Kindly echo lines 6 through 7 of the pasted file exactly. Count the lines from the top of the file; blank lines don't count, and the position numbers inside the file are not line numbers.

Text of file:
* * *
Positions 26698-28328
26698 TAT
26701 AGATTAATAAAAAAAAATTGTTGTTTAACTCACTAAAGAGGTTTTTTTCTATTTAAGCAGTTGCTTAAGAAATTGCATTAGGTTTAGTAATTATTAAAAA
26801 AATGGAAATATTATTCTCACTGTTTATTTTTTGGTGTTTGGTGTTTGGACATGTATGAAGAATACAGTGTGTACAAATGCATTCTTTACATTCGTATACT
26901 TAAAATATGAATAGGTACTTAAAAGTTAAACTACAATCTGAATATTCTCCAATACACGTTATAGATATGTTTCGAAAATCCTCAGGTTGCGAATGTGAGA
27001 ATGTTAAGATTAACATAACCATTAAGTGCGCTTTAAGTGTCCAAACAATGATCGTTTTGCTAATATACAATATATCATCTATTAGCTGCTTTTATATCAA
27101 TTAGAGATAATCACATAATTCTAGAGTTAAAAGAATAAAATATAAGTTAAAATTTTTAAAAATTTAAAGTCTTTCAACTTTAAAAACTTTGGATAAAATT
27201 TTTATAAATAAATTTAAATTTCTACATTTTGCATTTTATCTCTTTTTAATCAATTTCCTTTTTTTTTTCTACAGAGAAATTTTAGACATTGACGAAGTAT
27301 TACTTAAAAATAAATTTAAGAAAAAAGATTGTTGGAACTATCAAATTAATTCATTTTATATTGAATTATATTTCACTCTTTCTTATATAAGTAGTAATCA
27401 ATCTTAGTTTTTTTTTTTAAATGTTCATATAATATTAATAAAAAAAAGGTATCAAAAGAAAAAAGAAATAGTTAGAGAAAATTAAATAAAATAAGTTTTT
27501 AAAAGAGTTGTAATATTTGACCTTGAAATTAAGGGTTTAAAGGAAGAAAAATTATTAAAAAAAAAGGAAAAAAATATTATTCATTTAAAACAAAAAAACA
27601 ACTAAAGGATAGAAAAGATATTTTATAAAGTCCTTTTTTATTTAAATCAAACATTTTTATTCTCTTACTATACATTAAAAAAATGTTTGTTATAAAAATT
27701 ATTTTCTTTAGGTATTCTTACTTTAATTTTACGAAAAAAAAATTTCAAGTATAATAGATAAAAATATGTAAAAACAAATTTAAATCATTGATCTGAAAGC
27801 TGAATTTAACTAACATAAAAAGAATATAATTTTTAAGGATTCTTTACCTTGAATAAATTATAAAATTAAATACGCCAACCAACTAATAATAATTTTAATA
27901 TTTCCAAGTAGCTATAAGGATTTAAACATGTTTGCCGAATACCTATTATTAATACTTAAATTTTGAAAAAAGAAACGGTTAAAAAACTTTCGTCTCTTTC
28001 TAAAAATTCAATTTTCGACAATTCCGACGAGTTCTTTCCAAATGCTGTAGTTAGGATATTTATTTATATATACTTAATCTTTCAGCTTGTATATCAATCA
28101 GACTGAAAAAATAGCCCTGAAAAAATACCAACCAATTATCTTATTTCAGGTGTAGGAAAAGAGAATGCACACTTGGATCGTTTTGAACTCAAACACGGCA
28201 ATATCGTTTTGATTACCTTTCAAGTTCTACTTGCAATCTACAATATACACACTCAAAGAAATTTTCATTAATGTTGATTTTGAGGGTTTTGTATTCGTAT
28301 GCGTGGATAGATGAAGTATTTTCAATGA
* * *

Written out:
27001 ATGTTAAGATTAACATAACCATTAAGTGCGCTTTAAGTGTCCAAACAATGATCGTTTTGCTAATATACAATATATCATCTATTAGCTGCTTTTATATCAA
27101 TTAGAGATAATCACATAATTCTAGAGTTAAAAGAATAAAATATAAGTTAAAATTTTTAAAAATTTAAAGTCTTTCAACTTTAAAAACTTTGGATAAAATT